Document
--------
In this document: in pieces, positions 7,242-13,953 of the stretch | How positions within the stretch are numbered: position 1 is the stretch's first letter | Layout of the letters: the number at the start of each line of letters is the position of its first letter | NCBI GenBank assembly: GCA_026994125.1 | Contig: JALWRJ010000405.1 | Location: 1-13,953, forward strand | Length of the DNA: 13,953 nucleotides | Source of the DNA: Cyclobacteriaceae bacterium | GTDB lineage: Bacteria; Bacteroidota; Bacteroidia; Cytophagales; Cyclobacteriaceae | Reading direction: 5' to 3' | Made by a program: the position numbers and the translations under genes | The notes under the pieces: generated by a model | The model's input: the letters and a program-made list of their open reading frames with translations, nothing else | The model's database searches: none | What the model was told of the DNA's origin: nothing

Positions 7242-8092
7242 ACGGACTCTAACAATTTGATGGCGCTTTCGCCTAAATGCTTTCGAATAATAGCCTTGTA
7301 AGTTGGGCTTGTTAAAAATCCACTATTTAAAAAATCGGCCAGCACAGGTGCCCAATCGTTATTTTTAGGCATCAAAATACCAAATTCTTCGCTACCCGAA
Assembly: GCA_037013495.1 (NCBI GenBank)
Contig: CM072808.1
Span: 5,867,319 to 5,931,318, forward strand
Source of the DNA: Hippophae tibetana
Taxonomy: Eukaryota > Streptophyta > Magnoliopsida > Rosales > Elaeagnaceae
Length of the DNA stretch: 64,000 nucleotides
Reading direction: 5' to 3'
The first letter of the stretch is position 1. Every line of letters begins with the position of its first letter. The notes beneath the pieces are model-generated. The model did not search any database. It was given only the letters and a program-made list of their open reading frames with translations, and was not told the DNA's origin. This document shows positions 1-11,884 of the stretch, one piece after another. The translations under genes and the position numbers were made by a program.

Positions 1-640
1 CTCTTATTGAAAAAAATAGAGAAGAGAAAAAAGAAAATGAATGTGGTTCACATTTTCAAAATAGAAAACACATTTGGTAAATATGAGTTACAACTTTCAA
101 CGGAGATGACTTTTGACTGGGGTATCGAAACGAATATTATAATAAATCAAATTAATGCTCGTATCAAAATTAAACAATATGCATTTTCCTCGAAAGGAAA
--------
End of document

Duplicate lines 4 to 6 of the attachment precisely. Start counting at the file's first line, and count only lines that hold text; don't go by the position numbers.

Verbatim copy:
7301 AGTTGGGCTTGTTAAAAATCCACTATTTAAAAAATCGGCCAGCACAGGTGCCCAATCGTTATTTTTAGGCATCAAAATACCAAATTCTTCGCTACCCGAA
Assembly: GCA_037013495.1 (NCBI GenBank)
Contig: CM072808.1